Scottish exam invigilators are threatening to resign after the national exam board refused to increase their fees in line with the “national living wage”.
Invigilators have accused the Scottish Qualifications Authority of knowingly underpaying them by understating their actual working hours, despite a series of complaints raised since last year about low pay.
Their warnings came as SQA executives conceded to MSPs on Holyrood’s education committee that, in some exam sessions, invigilators earned an effective hourly rate of under £7 following a Guardian investigation into the pay complaints.
SQA executives admitted they had to rely on informal checks at each school to ensure the board’s 6,500 invigilators were properly paid and that they had no way of monitoring their hours.
The executives were only now introducing a mechanism for properly measuring the exact working hours for each invigilator after an investigation was launched by the Scottish living wage watchdog, the Poverty Alliance.
One chief invigilator said their resentment had grown this week after the SQA failed to increase their fees for next year’s exam season, keeping them at a pay rate which had remained unchanged since 2010. Many more were close to quitting.
“I am giving serious consideration to not accepting next year’s appointment. If I do, many of my long-term team members will do the same, leaving the school with insufficient invigilators to conduct the exams,” he said.
His deputy said she too was likely to resign following next spring’s exams after being persuaded by her supervisor to stay on for a final year. “I am [considering resigning], very seriously. In fact at the end of the last exam diet I said I have had it… I actually came out and said I’m done, it’s not worth the hassle.”
The invigilators said they were shocked the SQA had ignored the increase in the national living wage next April to £7.50 an hour, confirmed on Wednesday by the chancellor, Philip Hammond, and the new Scottish living wage of £8.45, which will be mandatory for all Scottish public bodies from April 2017.
For the eighth year running, ordinary invigilators will receive £27.15 per half day session or £54.30 for a full day while deputy chief invigilators will be paid £31.65 per half day. A chief invigilator’s rate is based on a sliding scale which can reach £60 per half day.
Daniel Johnson, the Labour MSP for Edinburgh Southern, has asked HM Revenue & Customs to investigate whether the SQA is in breach of minimum wage legislation after the agency admitted it had no way of proving that all invigilators were properly paid.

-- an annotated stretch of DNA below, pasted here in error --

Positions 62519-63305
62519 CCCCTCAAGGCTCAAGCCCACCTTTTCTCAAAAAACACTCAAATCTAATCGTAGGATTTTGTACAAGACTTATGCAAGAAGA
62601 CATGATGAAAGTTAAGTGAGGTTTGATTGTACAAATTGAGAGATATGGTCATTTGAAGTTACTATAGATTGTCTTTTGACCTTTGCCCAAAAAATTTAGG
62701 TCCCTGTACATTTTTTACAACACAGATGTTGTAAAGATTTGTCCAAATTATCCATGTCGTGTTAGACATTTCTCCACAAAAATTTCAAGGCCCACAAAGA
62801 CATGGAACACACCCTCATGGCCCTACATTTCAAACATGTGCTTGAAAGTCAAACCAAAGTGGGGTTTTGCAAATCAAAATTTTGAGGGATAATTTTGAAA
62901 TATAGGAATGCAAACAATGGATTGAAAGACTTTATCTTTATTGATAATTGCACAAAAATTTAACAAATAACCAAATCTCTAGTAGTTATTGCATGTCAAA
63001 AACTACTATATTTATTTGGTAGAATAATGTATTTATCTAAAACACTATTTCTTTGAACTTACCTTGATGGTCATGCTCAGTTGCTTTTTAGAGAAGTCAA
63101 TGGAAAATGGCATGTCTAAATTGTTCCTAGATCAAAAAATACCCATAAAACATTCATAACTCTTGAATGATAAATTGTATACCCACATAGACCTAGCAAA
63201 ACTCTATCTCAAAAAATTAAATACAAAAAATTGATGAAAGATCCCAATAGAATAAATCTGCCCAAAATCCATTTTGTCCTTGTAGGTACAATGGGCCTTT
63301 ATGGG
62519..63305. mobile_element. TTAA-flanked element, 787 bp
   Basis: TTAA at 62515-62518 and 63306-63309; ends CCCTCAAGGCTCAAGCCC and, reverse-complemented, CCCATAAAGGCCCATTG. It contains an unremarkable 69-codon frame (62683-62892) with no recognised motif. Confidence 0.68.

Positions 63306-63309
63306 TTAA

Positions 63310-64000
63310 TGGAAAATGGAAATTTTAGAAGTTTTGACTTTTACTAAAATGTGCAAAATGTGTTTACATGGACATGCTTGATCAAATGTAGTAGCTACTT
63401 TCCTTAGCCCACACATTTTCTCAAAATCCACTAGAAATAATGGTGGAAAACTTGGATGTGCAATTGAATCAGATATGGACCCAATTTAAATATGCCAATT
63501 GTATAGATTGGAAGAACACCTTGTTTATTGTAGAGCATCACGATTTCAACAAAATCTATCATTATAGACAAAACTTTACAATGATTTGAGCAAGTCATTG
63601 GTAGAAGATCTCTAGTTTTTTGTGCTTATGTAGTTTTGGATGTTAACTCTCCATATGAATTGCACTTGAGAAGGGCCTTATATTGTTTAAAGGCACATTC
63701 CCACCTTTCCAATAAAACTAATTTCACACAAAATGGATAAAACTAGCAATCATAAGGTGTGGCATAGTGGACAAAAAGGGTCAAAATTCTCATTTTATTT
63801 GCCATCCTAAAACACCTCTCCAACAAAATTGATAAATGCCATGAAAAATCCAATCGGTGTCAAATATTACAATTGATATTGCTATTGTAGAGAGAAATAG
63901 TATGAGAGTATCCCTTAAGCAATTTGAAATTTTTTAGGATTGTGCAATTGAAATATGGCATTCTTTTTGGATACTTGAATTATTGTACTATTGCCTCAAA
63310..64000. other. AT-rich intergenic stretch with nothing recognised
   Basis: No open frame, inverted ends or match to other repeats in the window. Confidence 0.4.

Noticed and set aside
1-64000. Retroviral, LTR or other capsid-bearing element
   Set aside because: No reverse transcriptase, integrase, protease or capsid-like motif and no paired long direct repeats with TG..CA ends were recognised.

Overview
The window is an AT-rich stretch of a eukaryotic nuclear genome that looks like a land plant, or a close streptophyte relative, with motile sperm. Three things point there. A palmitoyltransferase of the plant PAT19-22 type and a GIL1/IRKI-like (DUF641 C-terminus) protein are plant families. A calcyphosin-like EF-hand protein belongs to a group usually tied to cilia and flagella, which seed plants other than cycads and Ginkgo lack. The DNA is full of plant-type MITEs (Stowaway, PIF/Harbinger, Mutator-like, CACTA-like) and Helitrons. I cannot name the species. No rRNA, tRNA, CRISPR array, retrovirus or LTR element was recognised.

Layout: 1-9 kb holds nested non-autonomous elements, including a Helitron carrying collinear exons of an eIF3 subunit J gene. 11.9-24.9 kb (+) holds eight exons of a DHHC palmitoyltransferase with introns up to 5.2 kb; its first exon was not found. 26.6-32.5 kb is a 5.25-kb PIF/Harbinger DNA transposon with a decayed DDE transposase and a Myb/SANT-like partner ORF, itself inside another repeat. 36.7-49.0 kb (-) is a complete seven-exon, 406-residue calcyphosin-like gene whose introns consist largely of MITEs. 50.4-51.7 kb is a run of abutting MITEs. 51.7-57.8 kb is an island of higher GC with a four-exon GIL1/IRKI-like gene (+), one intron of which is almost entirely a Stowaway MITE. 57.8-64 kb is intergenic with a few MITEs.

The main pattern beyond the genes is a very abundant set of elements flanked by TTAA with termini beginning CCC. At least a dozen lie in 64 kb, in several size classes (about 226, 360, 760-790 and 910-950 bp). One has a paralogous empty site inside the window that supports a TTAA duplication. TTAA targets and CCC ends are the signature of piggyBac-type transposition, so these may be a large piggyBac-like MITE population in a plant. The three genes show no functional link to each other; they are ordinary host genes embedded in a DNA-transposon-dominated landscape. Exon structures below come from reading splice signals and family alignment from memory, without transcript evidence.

In a significant admission about the impact of those pay rates, Linda Ellison, the SQA’s finance director, told MSPs on Holyrood’s education committee that for the longer exams those fees meant invigilators received an effective hourly rate of under £7 for that session.
Pressed by Johnson during the committee hearing, Ellison insisted that it was very rare for invigilators to receive a low hourly rate for covering an exam. She said that since they covered a range of exams during each exam season, with many only an hour or two long, their effective rate was frequently up to £9.05 an hour.
Janet Brown, the agency’s chief executive, told Johnson: “What you have highlighted is that we don’t have that reporting mechanism and that is what we’re putting in place. So I do agree with you that there is a reporting structure that needs to be put in place to address that.” She added: “And over the full pay period, they are all being paid the living wage.”
Ellison said that only 30 minutes was needed for administration on each exam. But three invigilators working at different schools said that was grossly underestimating the time needed to prepare for an exam, to collate and record papers, which would routinely take an extra 45 minutes.
The invigilators said there was also frequently added time given for pupils with additional needs, which could add an hour or more to each exam, with some running over by 50% for pupils being given extra time.
The chief and deputy invigilators said they started work at 8am and frequently worked without a lunch break. There was “absolutely no way” the SQA was accounting for that extra time in the fixed rates they used, said one.
Another invigilator said he was “quite surprised” the SQA had failed to increase the fee in line with the rise in the minimum and living wage. “If you’re going to be doing such an important job, you should be paid a reasonable remuneration, which should be the living wage, particularly given that government departments are being told to pay it,” he said. “Why is it one rule for us and another rule for others?”
Asked about their threatened resignations, a spokesman for the SQA said chief invigilators should work closely with their teams “to create balanced schedules” and were now providing further guidance and revised claim forms to ensure that exam sessions for each invigilator were “balanced across the examination period … We actively encourage invigilators to discuss their individual circumstances with their chief invigilators.”